After being in the digital marketing industry for over a decade, you’d think I’d be the type of person to relish in change. Unfortunately, that’s not me - change scares me! The best way I’ve been able to get through times of change is to acknowledge my fear of the unknown and embrace that uncomfortable fear of failing and “fail forward.” I’ve done new and intimidating things enough times to know that the feeling of conquering and accomplishment at the end is usually worth the trepidation and nerves in the beginning.
Enter Google Analytics 4. What the heck is this and why are you messing with my beloved and familiar reports and data sets?
*Fear setting in*
When did Google Analytics 4 come out?
Google Analytics 4, also known as GA4, came out in October 2020. When it was released it was noted that GA4 would replace Universal Analytics but they did not name a date. Talk about inciting my internal fight or flight!
What is GA4?
Google designed GA4 as a way for businesses to review their data from different platforms - for example, an app and their website at the same time. This allows us marketers a better cross-channel view of the customer lifecycle, enabling us to make the most informed decisions about our brands.
Should I use Google Analytics 4?
Yes. Yes! YES! We know at some point Universal Analytics will be retired so the best thing for us to do now is to install GA4, run it parallel with UA, and begin collecting data and getting familiar with the new reports and data sets.
If you have reviewed Google Analytics 4 reporting and data already, you’ll likely agree it’s a bit intimidating and there will definitely be a learning curve. Of course this can feel like an overwhelming endeavor when thinking about switching all of our client’s over to GA4, as it will be a fairly big adjustment for our team as well as our clients.
Luckily, one of my colleagues, Chris, who recently attended SMX Report came back with a few great nuggets that brought me (and hopefully you!) some great relief about GA4. Here’s what he learned during the conference:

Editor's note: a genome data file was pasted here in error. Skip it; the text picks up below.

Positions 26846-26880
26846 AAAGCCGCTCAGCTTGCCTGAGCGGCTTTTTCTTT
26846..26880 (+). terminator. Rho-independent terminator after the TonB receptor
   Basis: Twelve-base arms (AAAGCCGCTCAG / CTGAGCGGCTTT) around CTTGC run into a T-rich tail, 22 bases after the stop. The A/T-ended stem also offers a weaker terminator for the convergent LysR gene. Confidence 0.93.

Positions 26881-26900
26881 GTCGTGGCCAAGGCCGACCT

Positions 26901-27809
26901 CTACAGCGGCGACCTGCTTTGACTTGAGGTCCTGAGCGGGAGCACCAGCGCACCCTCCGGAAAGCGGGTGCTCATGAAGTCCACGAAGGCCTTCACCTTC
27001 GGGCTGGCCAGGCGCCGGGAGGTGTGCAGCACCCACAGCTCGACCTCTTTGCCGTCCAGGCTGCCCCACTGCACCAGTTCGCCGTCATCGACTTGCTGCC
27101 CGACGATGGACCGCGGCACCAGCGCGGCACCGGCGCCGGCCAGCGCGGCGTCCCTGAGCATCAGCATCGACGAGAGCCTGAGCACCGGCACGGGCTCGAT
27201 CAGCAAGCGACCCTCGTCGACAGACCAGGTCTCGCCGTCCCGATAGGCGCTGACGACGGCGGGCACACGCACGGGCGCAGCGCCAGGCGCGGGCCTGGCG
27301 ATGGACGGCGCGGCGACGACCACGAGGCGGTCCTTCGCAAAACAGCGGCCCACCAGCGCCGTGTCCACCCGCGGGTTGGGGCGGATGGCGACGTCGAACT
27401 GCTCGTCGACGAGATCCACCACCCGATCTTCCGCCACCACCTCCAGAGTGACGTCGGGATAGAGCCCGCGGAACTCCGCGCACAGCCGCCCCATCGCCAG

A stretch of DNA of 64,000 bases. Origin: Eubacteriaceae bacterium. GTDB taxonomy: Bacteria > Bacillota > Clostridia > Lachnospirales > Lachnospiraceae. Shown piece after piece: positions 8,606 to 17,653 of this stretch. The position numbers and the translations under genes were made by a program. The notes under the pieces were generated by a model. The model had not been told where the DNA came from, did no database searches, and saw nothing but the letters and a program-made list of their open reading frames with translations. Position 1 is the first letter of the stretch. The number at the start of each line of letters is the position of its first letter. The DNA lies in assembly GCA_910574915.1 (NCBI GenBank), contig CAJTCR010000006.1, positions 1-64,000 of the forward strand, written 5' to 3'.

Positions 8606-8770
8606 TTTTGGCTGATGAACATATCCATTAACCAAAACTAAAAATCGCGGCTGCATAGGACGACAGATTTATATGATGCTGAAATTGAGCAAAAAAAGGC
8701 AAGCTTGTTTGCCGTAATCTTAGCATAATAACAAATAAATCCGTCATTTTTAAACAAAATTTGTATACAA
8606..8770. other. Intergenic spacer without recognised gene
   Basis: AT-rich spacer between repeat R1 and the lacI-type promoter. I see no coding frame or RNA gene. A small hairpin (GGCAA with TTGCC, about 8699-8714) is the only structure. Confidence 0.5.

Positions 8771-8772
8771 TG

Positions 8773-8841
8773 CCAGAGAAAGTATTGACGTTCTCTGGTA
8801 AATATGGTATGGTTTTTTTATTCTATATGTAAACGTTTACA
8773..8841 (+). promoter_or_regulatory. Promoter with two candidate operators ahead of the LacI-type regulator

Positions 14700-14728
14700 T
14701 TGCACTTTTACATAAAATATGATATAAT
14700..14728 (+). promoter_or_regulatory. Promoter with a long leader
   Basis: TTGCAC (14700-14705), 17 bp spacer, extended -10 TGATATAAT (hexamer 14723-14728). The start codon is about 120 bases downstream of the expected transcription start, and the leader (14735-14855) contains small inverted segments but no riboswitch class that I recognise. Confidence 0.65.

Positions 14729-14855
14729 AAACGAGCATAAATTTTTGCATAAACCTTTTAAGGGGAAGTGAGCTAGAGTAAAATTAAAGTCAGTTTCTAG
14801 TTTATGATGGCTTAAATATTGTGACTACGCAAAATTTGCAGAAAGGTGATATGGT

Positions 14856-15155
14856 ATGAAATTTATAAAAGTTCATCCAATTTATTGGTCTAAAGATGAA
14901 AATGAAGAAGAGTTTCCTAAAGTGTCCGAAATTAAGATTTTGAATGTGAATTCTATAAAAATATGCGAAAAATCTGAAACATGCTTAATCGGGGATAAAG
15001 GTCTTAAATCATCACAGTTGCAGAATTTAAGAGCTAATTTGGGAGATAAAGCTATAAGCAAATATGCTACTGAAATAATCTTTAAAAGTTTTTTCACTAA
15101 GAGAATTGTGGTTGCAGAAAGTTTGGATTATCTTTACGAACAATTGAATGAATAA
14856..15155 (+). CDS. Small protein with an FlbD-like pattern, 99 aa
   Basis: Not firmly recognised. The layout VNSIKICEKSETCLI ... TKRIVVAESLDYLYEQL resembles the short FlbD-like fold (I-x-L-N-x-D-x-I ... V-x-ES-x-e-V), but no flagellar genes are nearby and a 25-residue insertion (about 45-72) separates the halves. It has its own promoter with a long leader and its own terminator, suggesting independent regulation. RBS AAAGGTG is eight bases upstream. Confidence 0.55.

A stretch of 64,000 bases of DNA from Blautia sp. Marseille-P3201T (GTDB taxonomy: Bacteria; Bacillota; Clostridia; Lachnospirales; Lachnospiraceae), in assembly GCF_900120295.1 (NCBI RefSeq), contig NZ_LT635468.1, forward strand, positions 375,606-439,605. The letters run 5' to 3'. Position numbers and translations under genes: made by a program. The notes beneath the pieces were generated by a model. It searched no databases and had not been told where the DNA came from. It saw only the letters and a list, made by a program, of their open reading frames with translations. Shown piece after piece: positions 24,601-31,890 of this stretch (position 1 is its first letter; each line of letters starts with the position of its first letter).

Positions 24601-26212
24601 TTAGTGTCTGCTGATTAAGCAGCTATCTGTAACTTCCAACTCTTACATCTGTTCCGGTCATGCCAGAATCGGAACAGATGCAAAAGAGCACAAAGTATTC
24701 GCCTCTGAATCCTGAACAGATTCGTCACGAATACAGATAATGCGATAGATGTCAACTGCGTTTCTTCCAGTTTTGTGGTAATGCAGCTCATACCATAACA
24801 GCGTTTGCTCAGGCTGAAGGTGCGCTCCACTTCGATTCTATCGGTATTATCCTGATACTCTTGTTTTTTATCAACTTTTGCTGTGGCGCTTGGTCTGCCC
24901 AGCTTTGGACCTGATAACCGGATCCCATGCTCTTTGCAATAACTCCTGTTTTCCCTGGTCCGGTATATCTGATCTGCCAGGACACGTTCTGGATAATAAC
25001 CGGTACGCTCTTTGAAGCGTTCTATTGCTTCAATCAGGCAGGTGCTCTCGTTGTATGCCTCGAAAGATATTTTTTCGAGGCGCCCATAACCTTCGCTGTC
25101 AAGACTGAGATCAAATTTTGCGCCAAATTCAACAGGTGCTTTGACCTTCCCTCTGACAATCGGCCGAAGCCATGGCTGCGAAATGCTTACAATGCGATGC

- GA4 isn’t as big of a change is it may seem.
- The beta was perhaps released a little bit too early - we’ll see it evolve many times before it’s officially released. What’s available now for reports is not the final product!
- The biggest change is the way the data is processed (in UA we’re used to sessions and pageviews, in GA4 it will be event-based).
- It includes free access to Big Query, which used to only be available for GA 360 “paid” customers.
*Sigh of relief*
Getting a pulse from our digital marketing community about GA4 made me feel more at ease, like all I needed to do was just get started. I didn’t need to make a hairpin turn to GA4, leaving Universal Analytics in the dust for all time. Phew!
How to install Google Analytics 4
In an earlier GA4-related blog post, Ian shared how easy it was to set up the new properties - and it truly is. What I’ll demonstrate in this post is how to set up your new GA4 property to run using your UA code. No code changes needed! (Note: you must be currently using a .gtag snippet for this tutorial.) This way, you can rely on good ol’ trusty UA while you get used to the uncharted GA4.
Step 1 - Locate the Account & UA Property you want to be set up with GA4 and then click GA4 Setup Assistant.
Step 2 - Find “I want to create a new Google Analytics 4 property,” and click Get Started.
Step 3 - You’ll see the GA4 Setup Wizard - click “Create Property.”
Step 4 - You’ve set up a new GA4 property! You should see it listed with the rest of your properties with a unique “-GA4” addendum.
Step 5 - Confirm that your current UA property is connected to the new GA4 property. You can do this by looking at the GA4 Setup Assistant or under Tracking Info > Tracking Code - both can be found under Properties.
If you set up the new GA4 property but just need to connect them, grab your new GA4 tag from Property > Data Streams. It’s called “Measurement ID.” Add that code in your UA Property under Tracking Code > Connected Site Tags.
Just as Ian said, it’s a snap to set up. Google notes it may take 30 minutes or so to begin to see data in the new property; we’ve found it tends to take a little bit longer.
To prepare for Google Analytics 4 adoption, begin by getting your properties up and running and collecting data. Additionally, Chris recommends to:
- Begin learning and understanding data processing languages, like SQL.
- Start aggregating data from multiple sources into platforms like Excel & Big Query.
- Learn basic statistical equations and how they translate into Excel & Big Query functions to manipulate and understand the data.
- Get comfortable integrating custom data sets into business intelligence dashboards and Google Data Studios.
We also suggest checking out this article about GA4’s benefits and this resource for new GA4 updates. Where are you at with GA4? Let us know in the comments!